I was very curious to read Lisa See, having seen her previous books travel around the blog world to mixed, but mostly positive reviews. China Dolls focuses on the situation for Oriental immigrants in America around the Second World War, and in particular the life of dancers and entertainers. Starting in 1938 in San Francisco, three young women come together in friendship as they try to make a living, and a life, for themselves. Grace is American-born Chinese, running from an abusive father. Helen comes from a large, traditional family in Chinatown and Ruby, as no one knows at first, is actually Japanese but hiding it. The Oriental nightclub, Forbidden City, is holding auditions for showgirls and over the course of these, the girls get to know one another and bond, though the friendship they share will always be shot through with rivalries and tensions, caused by the competitiveness of their careers and history, old and new.
Each of the three girls takes a turn in narrating the story, though it isn’t even-handed. The sweetest of the characters, Grace, gets the most pervasive voice and the simplest storyline as she falls for local boy, Joe, and suffers betrayal at his hands. Ruby has the best plot, being the most ruthlessly ambitious whilst attempting to disguise her Japanese origins. Helen struggles to free herself from the highly restrictive culture that dominates her large family, and turns out to have all sorts of traumatic secrets in her past, none of which are explained for a long time. This is a bit of a flaw, as she is the most abrasive and difficult character for reasons that only come out in a rush at the end. The weakest part of the story lies in the knot of friendship between the girls, which goes through all sorts of permutations as their allegiances to one another shift and change. Motivations are often thrust at us, and so they feel somewhat fragile. I can’t say I was deeply invested in who was best friends with whom and why, though I felt the story wanted me to be.
However, the situational history was extremely interesting, including the rise of Asian performers in Hollywood and the fate of the Japanese in America after the bombing of Pearl Harbour. It seemed to be my month for reading about alien enemy internment camps in the USA (two books in the space of a few weeks) and I found their story fascinating. Overall, I did enjoy this – I was always interested in the fate of the girls and found the book very easy to read, but there are a few flaws and the writing is just okay.
Owen’s Daughter is similarly a tale of survival against rough odds, but set in an entirely different location – Albuquerque, New Mexico and the present day. When the story begins, Skye is waiting to be picked up from the rehab centre where she has spent the past nine months drying out and battling an addiction to pills. She is anxious to rejoin her young daughter who she has left in the dubious care of her mother-in-law, the marriage she had to her son, Rocky, a rodeo star, having foundered some time ago.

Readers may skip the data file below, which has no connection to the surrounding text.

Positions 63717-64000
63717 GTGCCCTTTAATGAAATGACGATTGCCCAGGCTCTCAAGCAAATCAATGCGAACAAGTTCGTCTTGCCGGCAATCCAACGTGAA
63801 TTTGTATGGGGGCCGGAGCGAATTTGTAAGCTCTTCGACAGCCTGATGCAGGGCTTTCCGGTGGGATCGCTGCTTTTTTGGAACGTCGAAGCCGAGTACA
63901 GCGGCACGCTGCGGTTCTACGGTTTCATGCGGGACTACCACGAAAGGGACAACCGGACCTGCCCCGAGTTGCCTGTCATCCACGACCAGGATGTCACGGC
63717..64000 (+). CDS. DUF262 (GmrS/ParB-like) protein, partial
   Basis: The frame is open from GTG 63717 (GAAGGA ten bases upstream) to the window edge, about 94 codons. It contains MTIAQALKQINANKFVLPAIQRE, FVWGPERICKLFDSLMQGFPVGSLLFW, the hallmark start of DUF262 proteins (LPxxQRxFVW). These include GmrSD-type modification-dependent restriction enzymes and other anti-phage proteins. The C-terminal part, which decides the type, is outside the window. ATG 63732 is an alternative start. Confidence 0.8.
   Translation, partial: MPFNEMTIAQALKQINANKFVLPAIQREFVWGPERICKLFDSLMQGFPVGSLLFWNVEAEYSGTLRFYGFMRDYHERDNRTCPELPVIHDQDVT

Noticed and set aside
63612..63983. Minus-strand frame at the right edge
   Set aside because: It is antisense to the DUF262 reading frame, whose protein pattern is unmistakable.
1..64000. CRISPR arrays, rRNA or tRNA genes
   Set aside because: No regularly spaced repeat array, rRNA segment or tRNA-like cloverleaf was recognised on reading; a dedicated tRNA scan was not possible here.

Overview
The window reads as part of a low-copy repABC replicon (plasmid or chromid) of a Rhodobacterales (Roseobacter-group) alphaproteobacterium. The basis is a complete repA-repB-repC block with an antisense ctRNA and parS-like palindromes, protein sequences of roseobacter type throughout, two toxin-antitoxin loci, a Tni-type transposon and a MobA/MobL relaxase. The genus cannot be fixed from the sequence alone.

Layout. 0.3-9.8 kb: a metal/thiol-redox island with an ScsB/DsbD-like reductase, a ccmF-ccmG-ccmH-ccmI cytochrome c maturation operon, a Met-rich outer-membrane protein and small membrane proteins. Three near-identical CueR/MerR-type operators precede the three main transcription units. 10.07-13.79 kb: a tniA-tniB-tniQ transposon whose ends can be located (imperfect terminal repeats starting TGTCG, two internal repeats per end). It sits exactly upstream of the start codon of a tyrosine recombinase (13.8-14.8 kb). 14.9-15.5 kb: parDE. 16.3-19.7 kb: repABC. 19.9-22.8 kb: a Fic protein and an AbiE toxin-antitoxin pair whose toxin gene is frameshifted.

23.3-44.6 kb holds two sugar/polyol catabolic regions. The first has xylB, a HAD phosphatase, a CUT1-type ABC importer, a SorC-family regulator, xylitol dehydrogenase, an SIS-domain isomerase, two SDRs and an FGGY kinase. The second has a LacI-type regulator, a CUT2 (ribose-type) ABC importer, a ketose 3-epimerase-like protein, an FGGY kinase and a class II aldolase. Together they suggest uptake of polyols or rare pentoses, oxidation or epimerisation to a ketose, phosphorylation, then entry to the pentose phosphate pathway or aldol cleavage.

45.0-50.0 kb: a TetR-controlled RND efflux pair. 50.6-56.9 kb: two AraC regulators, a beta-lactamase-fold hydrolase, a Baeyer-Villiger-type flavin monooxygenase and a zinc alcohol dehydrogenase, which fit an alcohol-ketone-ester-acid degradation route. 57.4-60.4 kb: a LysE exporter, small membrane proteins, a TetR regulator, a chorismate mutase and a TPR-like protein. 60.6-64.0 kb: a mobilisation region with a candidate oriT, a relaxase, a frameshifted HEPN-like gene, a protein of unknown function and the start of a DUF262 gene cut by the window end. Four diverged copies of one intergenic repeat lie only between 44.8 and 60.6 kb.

Skye’s immense distress that her ride from the rehab centre never shows is both soothed and compounded when her father arrives to take care of her. She hasn’t seen him since she was twelve and her parents’ marriage broke up. At that point her father disappeared out of her life, leaving her with an ever more unreliable mother, and Skye knows that a lot of her own problems have stemmed from this time. But now her father has reappeared and wants nothing more than to forge a new and durable relationship with her. When it turns out that Skye’s mother-in-law is nowhere to be found and her daughter, Gracie, is lost, he is ready to do all he can to trace his grandchild, despite Skye’s sharp tongue and her underlying resentment.
Complications ensue when their lives become entangled with an old flame of Skye’s father. Margaret has just received bad news of her own when the man she loved and lost a decade ago suddenly turns up in her neighbourhood. For both Margaret and Owen, this is a joyful reunion, but now both have troubled offspring to deal with, for Margaret’s son, Peter, is home after the break-up of his marriage and drinking too much.
Basically, this is your comforting tale of lives gone awry that gradually and slowly find traction again. It is apparently a sequel to the novel, Solomon’s Oak, which I evidently haven’t read and don’t see that I needed to. But the ending of the story is also inconclusive in parts, which suggests that a further portion will be forthcoming. There’s a lot to do with horses, as both Skye and her father, Owen, find work with them, Owen being a trainer from way back. And there’s also a friendly spirit, Dolores, who wafts about a bit, doing her best to bring people together, which really isn’t as bad as it sounds. Those (rare) spirit sections are rather well done. Altogether the writing and characterisation are pleasing – unpretentious but believable, Mapson’s characters are a good mix of ornery snark, kindness and self-awareness. The problems they face feel real, but they aren’t allowed to weigh too heavily; this is a book all about moving forward with courage. I found it very engrossing.